As you compare your property with other properties, make downward adjustments to your property’s assessed value for these items that a comparable property has but your property does not. Then, calculate the median assessment for the comparables and multiply the median assessed value per square foot by the size of your property. This should give you the appropriate assessed value of your property.
Attend Informal Hearing at Appraisal District Office
An informal hearing typically takes less than 10 minutes and is held at the county appraisal district’s office. The appraiser will provide evidence supporting the district’s appraisal, and you will provide evidence that supports your appeal. Your supporting evidence may include sales data, listing information, and appraisals of comparable properties, as well as any photos that support your request for a lower appraisal.
These informal hearings rarely result in a substantial reduction in appraised property values, and most reductions that are approved are small.
In addition, participating in an informal hearing will prevent you from having the right to request a formal hearing or continue with your protest.
Attend Appraisal Review Board Hearing
A formal hearing takes approximately 30 to 45 minutes and is held in front of three appointed ARB members. These board members are independently appointed and are not employed by the appraisal district.
When you argue your case during a formal hearing, you will need to provide strong evidence that supports your protest, just as you would in an informal hearing. In this situation, you are up against an appraiser who has full access to databases that include information on property values and listings, along with sales of comparable properties, which may not be readily available to you as a property owner.
If you do receive a reduction in your assessed property value for the year, the burden of proof moves to the appraisal district for the following year, so their chief appraiser must provide convincing evidence that supports a subsequent increase and establishes a higher value for your property. This can make an appraisal district reluctant to increase the value of your property for the next year. In addition, if the ARB reduces your assessed property value, it’s unlikely that they would reduce it again the following year.
Appeal Through District Court or Arbitration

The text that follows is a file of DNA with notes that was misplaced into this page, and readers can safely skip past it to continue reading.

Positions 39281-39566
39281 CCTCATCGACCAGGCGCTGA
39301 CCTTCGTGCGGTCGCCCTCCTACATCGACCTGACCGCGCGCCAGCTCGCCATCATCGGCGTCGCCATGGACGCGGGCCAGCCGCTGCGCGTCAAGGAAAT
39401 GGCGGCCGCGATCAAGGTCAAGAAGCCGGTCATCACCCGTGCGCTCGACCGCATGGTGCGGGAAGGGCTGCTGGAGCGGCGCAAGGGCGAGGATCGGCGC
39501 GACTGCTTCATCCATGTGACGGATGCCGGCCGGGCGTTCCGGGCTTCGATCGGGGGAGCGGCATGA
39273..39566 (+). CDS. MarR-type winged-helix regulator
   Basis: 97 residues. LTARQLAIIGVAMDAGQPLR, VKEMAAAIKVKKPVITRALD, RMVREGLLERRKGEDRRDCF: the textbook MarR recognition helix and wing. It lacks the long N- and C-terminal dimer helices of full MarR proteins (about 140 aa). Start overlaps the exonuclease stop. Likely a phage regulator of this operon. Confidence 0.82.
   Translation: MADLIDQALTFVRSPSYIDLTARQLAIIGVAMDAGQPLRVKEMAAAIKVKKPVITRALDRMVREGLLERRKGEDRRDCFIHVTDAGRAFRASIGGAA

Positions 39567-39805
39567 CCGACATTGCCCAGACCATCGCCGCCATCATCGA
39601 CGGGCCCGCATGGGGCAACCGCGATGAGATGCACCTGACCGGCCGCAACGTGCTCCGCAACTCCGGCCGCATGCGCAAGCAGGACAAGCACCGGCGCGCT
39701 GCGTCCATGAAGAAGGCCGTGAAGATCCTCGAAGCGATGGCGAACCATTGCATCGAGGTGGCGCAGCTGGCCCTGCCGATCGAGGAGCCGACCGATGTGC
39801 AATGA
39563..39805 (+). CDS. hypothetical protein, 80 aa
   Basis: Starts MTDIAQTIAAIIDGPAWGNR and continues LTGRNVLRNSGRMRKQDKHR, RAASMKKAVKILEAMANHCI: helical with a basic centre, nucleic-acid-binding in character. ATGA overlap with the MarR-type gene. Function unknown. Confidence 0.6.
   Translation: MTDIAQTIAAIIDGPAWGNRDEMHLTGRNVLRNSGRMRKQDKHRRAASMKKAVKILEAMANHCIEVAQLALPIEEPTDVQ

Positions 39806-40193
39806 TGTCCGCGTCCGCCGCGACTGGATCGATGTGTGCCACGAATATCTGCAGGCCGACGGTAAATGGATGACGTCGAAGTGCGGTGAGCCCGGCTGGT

If you disagree with the ARB’s decision, you have the right to appeal the decision through your county’s district court. Binding arbitration may also be an option in some situations.
Appealing Through Your District Court
You have the right to appeal within 60 days of receiving the ARB’s decision. Before you decide to appeal through your district court, it’s important to determine if the tax savings you would receive would make up for any legal costs associated with your appeal.
If you choose to appeal, you would do so through the state district court in the county where your property is located. Even though you are appealing the ARB’s decision, you will still need to make a partial payment of your property taxes. Typically, this payment would cover the undisputed portion of the amount.
If you aren’t financially able to prepay your taxes, you could request the court to excuse you from doing so. You would need to file an oath saying that you are financially unable or that prepaying your taxes would hinder your ability to go to court for your protest. In this case, the court would determine the terms and conditions of your payment.
During your appeal, you may request a resolution by a jury, a judge, or through arbitration. You may also request to have settlement discussions prior to your trial date.
Appealing Through Binding Arbitration
You may be eligible to appeal through binding arbitration if your property is a residential homestead and if it has an appraised value of $5 million or less. If you appeal through binding arbitration, you must use the Comptroller’s Request for Binding Arbitration form (Form AP-219) to file your request with your county appraisal district no later than 60 days after you receive notice of the ARB’s decision.
You will also need to include a deposit, which varies from $450 to $1,550, depending on your property’s appraised value. The deposit amounts are listed on the form, and the Comptroller’s office will reserve $50 for their fee.
If the Comptroller’s office approves your request, it will appoint an arbitrator to handle your case. You may request an arbitrator who is from your county, but you may not request a specific arbitrator. The arbitrator will provide a decision within 20 days.
If the amount in the arbitrator’s decision is closer to the ARB’s assessed value or halfway between the ARB’s assessed value and what you have determined is your property’s assessed value, the arbitrator’s fee will be taken from your deposit. If the decision is closer to your suggested assessed value, the county appraisal district will pay the arbitrator’s fee. The comptroller’s office will then refund your deposit, with the exception of its $50 fee.
Hire a Property Tax Protest Company
If you’re a resident of Texas, and you believe that your property taxes are too high, you have the right to protest your appraised value. If you decide to file an appeal to lower your property taxes, use the steps and information above to do so.
If you want help with handling your protest, a Texas property tax firm can appeal on your behalf. You don’t have to spend your valuable time wading through the Tax Code, collecting data on comparable properties, and preparing an argument for reducing your property taxes.
At NTPTS, we help homeowners in Dallas, Collin, Denton and Tarrant counties reduce their property value and lower their taxes. We specialize in high-end residential properties, but represent properties valued at $250,000 or more.
We will review your property’s appraised value, perform research to form an argument, and file an appeal on your behalf. Our knowledgeable tax consultants will file any paperwork and attend all hearings so you don’t have to.
We operate on a contingency basis, so when you work with us, you won’t owe anything upfront. If we get you a reduction, our fee is 40% of the amount.
Work with a trusted firm that understands tax valuations and appeals in North Texas.